QUALIFYING HAS BEEN CANCELLED; WHAT ADJUSTMENTS DOES A TEAM FACE IN THAT SITUATION? "Now, it's pit selection and when will we be able to get another chance to get on track is the next question. Just a few questions still to answer. Being second is definitely an advantage over years past. Last year, I felt like we had a good car a few times to go qualify with only to see it rained out and start 18th. So we'll definitely take this coin flip and go from there. Jeff Gordon's got a strong car. Jimmie Johnson is very strong. The guys around us in points get to start up front. We hope that we're able to maintain that with the Miller Lite Dodge and post a top-10 finish once it's all said and done after Sunday's race."

WHICH IS THE BIGGER BENEFIT - TRACK POSITION OR GETTING THE PICK OF PIT STALLS? "I would go with track position as being the bigger advantage. On pit road, there's one good spot and that is the first one. I've had the benefit of being in that pit box once. There's a good advantage with it. There are a couple - the 10th and 11th box has that opening and I believe there's another opening down on the turn four side - but there's something about that first box. But then when you're on track, track position is definitely much more important. It helps with the decisions you have to make as far as a crew chief during the race."

YOU SAID THERE IS ONLY ONE GOOD BOX. LAST YEAR, WHEN THE RACE GOT RAINED OUT, JIMMIE JOHNSON INHERITED THAT BOX, LED 339 LAPS AND JUST DOMINATED. HE'S WON FIVE TIMES HERE. THE GUY THAT HAS THAT BOX SUNDAY (JEFF GORDON) HAS WON SEVEN TIMES HERE. CAN YOU QUANTIFY HOW BIG AN EDGE THAT'S GOING TO BE FOR JEFF GORDON, THE ALL-TIME WINNINGEST ACTIVE DRIVER HERE GETTING THAT BOX ON PIT ROAD? "I think anytime that you're in a Hendrick (Motorsports) car, you're definitely going to have a good shot at dominating the day and going into victory lane just based on past history. Jeff Gordon is very strong. Jimmie Johnson is strong. The (first) pit box is just icing on the cake. I believe when you have good cars and you qualify well, it's like the rich getting richer. It just seems to come your way. You don't know what you're doing, but things just seem to flow easier for you. And when you're in that first pit box, it continues to add up to an advantage throughout the day. It's only going to make Jeff Gordon stronger. Those guys will be tough to beat on Sunday because of the fact he's been running strong this year and add in a track that he's won seven times on. He's probably going to lead 339 laps just like Jimmie Johnson did.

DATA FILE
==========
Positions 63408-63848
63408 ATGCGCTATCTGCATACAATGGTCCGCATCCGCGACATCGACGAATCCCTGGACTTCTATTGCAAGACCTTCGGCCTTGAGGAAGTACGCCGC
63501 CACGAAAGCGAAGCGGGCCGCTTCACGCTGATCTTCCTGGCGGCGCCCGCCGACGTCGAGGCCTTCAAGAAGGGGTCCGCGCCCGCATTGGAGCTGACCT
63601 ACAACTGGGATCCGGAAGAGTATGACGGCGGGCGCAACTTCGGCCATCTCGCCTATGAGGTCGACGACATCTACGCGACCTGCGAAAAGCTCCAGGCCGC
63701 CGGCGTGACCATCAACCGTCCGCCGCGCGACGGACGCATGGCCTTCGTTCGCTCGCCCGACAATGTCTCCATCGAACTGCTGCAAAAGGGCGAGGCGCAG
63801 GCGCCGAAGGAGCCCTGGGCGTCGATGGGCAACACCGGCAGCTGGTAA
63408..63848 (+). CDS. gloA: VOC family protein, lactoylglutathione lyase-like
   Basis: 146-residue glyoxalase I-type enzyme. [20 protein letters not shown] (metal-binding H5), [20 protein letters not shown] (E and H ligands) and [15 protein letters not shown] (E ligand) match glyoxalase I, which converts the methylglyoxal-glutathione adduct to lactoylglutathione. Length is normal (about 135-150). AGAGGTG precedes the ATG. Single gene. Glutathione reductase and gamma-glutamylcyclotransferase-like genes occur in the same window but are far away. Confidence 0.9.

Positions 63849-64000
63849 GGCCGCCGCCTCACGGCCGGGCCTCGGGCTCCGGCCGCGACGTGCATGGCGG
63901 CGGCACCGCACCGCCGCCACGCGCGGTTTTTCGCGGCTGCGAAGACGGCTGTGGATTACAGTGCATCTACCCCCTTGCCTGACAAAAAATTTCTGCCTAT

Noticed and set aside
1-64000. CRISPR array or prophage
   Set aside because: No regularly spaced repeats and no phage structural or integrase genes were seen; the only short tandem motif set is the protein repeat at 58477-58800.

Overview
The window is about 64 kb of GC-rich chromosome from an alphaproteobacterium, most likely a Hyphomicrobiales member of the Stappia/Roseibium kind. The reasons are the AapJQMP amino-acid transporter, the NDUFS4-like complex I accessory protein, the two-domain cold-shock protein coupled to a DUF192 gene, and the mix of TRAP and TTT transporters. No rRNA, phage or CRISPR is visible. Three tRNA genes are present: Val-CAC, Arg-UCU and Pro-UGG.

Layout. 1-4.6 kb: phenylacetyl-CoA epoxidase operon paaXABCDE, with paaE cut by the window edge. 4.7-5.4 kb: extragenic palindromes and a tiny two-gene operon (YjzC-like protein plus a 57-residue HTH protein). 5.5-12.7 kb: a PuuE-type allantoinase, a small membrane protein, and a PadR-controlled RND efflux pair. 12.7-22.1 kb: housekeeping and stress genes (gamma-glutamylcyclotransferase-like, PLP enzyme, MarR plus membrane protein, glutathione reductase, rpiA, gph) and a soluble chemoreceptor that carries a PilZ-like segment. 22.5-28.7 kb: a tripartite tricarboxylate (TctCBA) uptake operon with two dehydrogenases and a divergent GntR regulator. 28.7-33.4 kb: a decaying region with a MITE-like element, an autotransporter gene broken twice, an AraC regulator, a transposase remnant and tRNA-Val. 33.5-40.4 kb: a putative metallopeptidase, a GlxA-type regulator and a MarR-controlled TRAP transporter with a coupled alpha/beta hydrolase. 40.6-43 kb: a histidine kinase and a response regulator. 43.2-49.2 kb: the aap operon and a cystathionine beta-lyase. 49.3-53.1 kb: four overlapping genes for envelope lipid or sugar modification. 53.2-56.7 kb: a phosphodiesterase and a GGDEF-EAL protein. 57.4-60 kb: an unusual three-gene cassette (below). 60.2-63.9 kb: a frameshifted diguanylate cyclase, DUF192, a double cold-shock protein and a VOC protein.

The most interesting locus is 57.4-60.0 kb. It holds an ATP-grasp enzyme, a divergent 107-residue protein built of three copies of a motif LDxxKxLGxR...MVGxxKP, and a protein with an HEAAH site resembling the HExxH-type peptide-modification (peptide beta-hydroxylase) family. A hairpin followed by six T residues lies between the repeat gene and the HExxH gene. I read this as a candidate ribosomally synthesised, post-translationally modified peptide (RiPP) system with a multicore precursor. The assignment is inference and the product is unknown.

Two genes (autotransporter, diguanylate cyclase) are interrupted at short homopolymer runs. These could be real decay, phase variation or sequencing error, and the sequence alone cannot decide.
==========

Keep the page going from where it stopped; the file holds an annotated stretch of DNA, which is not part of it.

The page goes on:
IS THERE SOME OTHER WAY THAT YOU THINK PIT STALLS SHOULD BE AWARDED IN THIS SITUATION, OR IS IT FAIR LIKE IT IS? "The late Dale Sr. (Earnhardt) convinced NASCAR that the past champion needed the first pit box, and that happened for years. He was the smartest character in the world to convince NASCAR of that and got away with it for years. I don't know how many, but you would always see the No. 3 on the first pit box. The guy would qualify 35th; he didn't have to worry about where he would qualified. Then he got the first pit box selection and the next thing you know, you're battling the three car for the win. I think there is a distinct advantage on pit boxes and the way the procedure works right now is just fine. Whoever qualifies better gets pit box selection. There's always been the discussion should we get points off qualifying. I think qualifying is important enough based on your pit box selection."

IN YOUR OPINION, WOULD IT MAKE FOR A BETTER RACE HERE OR ANYWHERE ON SUNDAY IF TEAMS WERE ABLE TO CONCENTRATE ON PRACTICE AND NOT HAVE TO WORRY ABOUT QUALIFYING? "We do have a couple of impound races and let's omit Talladega and Daytona in July. Let's look at the Richmond races. That's where you don't even worry about qualifying because it's impound. That philosophy was tried out a couple of years ago and sprinkled in here and there and I do think that when you're working on just race trim, it provides for better competi